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Egypt-Iran Relations Continue to Thaw as Foreign Ministers During Islamic Summit

May 7, 2024
Image Credit: Egyptian Ministry of Foreign Affairs/Facebook

Egypt’s Minister of Foreign Affairs Sameh Shoukry held talks with his Iranian counterpart, Hossein Amir-Abdollahian, during a sideline meeting at the Islamic Summit Conference in Gambia.

A social media statement posted on 4 May recounts the talking points of the meeting, reported ministry spokesperson Ambassador Ahmed Abu Zeid.

The talks primarily focused on agenda items of the Islamic Summit, emphasising the importance of solidarity and unity among Islamic nations amidst significant global challenges.

Amongst the agenda of the conference was the ongoing war on Gaza, with both Shoukry and Amir-Abdollahian condemning Israel’s persisting military attacks on Rafah – the largest safe zone for displaced Palestinians with a refugee population of over one million.

On his part, Shoukry also highlighted Egypt’s efforts to secure a ceasefire to facilitate prisoner exchanges and ultimately achieve a comprehensive and permanent cessation of hostilities.

In addition to urging an immediate ceasefire and the uninterrupted delivery of urgent humanitarian aid, both ministers stressed the importance of encouraging countries to recognise the need for an independent Palestinian state.

The meeting also addressed bilateral relations between Egypt and Iran, as both governments gradually improve diplomatic relations through reoccurring meetings.


The historical relationship between the two states has been turbulent since the mid-twentieth century. While diplomatic ties were maintained, ideological differences often strained the two states’ relations.

In the 1970s, under Egyptian president Anwar Sadat, Egypt shifted towards a more Western-oriented foreign policy – bringing it closer to Tehran’s monarchy at the time. It served only as a brief moment of friendship, however, as the establishment of the Islamic Republic in 1979 strained relations again.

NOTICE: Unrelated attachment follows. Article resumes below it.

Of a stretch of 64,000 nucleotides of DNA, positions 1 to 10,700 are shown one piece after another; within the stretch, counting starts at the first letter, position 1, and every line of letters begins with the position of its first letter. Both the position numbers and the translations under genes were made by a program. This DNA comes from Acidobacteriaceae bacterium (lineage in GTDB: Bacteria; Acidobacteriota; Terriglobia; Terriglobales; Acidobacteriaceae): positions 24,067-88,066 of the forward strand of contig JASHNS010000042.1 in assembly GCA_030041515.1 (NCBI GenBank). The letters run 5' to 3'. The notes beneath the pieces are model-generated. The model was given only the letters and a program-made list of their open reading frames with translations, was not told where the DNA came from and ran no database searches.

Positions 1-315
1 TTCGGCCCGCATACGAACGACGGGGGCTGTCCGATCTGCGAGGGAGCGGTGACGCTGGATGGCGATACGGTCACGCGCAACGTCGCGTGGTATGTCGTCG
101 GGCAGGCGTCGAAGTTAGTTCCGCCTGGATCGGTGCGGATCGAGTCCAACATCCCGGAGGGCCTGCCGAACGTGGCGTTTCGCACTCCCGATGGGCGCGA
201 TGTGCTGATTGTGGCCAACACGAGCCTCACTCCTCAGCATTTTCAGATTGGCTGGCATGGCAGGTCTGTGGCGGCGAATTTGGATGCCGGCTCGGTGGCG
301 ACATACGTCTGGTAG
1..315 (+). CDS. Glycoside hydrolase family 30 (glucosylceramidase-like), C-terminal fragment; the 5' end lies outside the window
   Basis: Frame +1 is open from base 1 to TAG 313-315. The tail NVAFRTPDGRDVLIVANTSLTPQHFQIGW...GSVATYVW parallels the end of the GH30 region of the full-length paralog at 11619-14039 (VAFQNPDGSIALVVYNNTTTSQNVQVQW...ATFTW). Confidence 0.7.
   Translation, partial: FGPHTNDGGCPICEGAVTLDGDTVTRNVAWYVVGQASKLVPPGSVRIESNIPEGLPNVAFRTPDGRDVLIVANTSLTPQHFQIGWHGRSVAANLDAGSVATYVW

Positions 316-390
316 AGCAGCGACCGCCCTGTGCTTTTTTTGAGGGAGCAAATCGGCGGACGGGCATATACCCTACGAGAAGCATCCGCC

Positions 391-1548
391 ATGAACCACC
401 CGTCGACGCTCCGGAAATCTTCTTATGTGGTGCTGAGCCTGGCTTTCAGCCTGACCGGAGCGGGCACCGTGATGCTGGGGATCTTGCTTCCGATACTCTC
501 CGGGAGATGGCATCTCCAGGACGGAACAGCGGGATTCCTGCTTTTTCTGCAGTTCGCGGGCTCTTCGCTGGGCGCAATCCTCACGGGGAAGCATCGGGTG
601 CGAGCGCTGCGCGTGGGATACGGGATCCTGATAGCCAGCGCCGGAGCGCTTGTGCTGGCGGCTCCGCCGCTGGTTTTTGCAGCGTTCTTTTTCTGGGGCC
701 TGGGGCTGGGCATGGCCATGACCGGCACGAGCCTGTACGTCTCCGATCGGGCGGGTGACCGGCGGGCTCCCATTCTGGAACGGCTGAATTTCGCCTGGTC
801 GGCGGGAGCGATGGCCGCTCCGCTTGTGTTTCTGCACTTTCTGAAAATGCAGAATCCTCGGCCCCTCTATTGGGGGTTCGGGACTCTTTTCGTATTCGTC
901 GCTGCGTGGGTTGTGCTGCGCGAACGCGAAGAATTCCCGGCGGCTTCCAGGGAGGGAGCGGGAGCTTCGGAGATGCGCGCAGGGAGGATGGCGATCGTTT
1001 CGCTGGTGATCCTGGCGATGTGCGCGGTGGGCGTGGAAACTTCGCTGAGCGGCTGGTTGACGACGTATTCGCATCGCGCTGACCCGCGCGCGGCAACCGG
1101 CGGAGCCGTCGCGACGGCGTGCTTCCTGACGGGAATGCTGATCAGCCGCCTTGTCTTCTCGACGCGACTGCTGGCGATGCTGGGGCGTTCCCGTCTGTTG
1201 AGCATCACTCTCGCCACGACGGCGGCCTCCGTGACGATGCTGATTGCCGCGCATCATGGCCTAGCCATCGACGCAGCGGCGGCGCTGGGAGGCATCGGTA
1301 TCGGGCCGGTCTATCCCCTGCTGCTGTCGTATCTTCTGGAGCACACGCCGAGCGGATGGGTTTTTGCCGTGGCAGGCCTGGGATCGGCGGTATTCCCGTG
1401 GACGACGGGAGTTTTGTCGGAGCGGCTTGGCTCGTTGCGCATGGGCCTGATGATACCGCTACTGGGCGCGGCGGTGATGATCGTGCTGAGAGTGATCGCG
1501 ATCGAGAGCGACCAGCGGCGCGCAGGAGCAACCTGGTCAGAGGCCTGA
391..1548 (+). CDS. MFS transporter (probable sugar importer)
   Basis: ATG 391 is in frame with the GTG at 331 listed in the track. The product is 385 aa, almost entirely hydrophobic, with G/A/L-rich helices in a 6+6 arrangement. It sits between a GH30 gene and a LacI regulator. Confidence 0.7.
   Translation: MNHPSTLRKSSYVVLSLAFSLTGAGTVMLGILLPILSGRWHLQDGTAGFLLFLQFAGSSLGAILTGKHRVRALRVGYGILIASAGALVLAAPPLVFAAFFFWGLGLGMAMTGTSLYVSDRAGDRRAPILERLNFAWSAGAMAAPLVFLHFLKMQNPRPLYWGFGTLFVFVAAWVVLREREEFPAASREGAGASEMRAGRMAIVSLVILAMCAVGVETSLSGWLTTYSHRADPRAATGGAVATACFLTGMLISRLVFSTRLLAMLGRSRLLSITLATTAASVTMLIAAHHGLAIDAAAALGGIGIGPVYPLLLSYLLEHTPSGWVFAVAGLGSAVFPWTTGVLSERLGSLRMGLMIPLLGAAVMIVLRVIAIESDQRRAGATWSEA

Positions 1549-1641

Ties were formally severed following Egypt’s endorsement of Iraq in the Iraq-Iran War in 1980.

Diplomatic relations hit another low when Iran expressed support for Muslim Brotherhood party leader Mohamed Morsi shortly after the 2011 – an Islamist political group categorised as a terrorist organisation by the current Egyptian government.

Over the decade, Iran expressed its willingness to enter a restorative era of regional relations with several states – adding to their extensive relations with Iraq, Syria, Lebanon, Oman, Algeria, Qatar, and Tunisia.

On a larger scale, Iran’s actions are indicating a diplomatic shift not just in the region but in the global political arena.

Saudi Arabia’s agreed reconciliation with Iran on 11 March 2034 opens the possibility for further de-escalation across the region – with both sides previously embroiled in a proxy conflict in Yemen, Syria, and Iraq.

Iran is now directing its efforts towards Egypt, intending to resume full diplomatic ties. Following Khamenei’s public endorsement of a detente, Iran’s President Ebrahim Raisi ordered the country’s foreign minister to pursue the matter “with seriousness.”

Since then, Egyptian President Abdel Fattah Al-Sisi and Shoukry have held talks with Iranian delegations as communication between the two countries continues to progress.

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